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  • Michael Clarke

Banks Raising Variable Loan Rates

On Wednesday 14th October "Westpac" group announced a 20 basis point increase to all their variable rate loans. In their press release they rightly stated that this was as a result of them having to put away more cash in liquid assets to satisfy revised rules from the regulator (APRA). It’s because their mortgage book represents a high proportion of their asset base, which applies to most banks, & the Government is concerned about the overheated property market (certainly in metropolitan Sydney).

Essentially the banks are now very clearly operating outside of the "normal" Reserve Bank rate cycle because they are arguing that upward pressures are being placed on their "cost of funds" position. To some degree that’s true. Obviously you cannot make as good a return on a "cash asset" because it’s a lower risk category than say "shares". Because the Government regulator is increasing the percentage of assets they have to hold in "cash / liquid" form from 1/7/2016, it means the banks will get less return on that portion of their total assets. That’s why since the regulator’s announcement on July 20 this year, the four big banks have offered additional share’s in the markets & have raised 24 billion dollars to date. However, I also remember when GST was introduced in Australia & the Government said to all business owners, "do not use this as a reason to increase your operating profit margin". It’s not exactly the same situation, but there is scope for the banks to take advantage of the position the regulator has placed them in. in order to maintain profits & dividends to shareholders. On one hand we want to maintain strong financial institutions, & increased bank liquidity is a positive step in that regard.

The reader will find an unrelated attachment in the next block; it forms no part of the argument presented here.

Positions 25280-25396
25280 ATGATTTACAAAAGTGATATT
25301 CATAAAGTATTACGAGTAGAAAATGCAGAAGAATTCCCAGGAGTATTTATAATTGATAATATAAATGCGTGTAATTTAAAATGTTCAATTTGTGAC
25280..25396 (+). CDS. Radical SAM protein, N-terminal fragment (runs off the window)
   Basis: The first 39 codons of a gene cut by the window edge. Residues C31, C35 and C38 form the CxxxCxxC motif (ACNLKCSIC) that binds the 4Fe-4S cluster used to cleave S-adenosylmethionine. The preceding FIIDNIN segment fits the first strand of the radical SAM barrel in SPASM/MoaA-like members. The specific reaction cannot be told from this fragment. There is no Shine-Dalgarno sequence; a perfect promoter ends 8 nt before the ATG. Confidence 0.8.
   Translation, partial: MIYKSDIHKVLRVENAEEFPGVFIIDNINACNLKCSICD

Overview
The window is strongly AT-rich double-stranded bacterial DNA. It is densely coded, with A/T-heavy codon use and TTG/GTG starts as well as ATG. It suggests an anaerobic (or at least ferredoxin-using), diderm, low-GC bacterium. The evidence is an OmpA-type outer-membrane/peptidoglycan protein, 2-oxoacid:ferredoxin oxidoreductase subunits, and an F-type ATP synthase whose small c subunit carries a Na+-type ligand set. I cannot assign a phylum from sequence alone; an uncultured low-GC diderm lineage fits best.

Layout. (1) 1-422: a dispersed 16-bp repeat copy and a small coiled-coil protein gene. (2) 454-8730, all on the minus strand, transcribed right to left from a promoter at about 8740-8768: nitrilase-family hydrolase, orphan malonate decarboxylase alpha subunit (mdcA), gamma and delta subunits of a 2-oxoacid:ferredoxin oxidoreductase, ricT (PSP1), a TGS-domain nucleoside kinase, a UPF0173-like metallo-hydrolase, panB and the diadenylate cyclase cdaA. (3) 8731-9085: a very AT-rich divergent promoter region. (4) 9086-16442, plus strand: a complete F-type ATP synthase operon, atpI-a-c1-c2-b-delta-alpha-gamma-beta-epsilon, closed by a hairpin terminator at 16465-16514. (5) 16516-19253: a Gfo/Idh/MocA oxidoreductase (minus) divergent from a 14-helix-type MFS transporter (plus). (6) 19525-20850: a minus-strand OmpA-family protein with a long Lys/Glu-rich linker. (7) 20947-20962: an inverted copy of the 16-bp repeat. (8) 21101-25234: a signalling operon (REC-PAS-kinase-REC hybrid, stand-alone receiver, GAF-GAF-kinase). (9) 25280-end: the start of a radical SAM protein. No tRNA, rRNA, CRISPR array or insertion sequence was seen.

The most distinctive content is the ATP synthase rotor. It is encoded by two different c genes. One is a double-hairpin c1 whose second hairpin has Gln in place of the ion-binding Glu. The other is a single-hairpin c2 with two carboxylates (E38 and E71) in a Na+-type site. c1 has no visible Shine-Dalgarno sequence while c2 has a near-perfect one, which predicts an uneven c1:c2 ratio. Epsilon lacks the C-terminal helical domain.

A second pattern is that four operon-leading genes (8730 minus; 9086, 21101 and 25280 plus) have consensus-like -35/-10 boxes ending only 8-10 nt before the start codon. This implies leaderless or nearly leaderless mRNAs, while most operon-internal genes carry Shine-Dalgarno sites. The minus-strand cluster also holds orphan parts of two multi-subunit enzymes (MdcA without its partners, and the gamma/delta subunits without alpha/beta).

However it’s a very intriguing time with lending customers likely to be very disgruntled with the "big banks" given :-

  1. Weak economic growth in Australia

  2. Static unemployment (& some concern over underemployment)

  3. A Reserve Bank looking to decrease the ‘’target cash rate’’ to try & stimulate growth.

  4. A recent increase in most investment home lending rates

Those mortgage borrowers will look at the points above & say "how can the bank be raising my mortgage rate in such an economic climate as this?" The other issue is that there are still lenders offering good 2&3 year fixed rates below 4%. That’s obviously reflective of a weak medium term economic growth outlook, which by the way, likely takes account of a less active or ‘cooling’ property market.

At present, the large (4) banks appear to resemble a juggler walking a tightrope, whilst drinking a glass of water, & attempting to recite the ‘’man from snowy river’’. I’d be taking very careful & measured steps as it’s not easy to appease shareholders, analysts & customers all at the same time.

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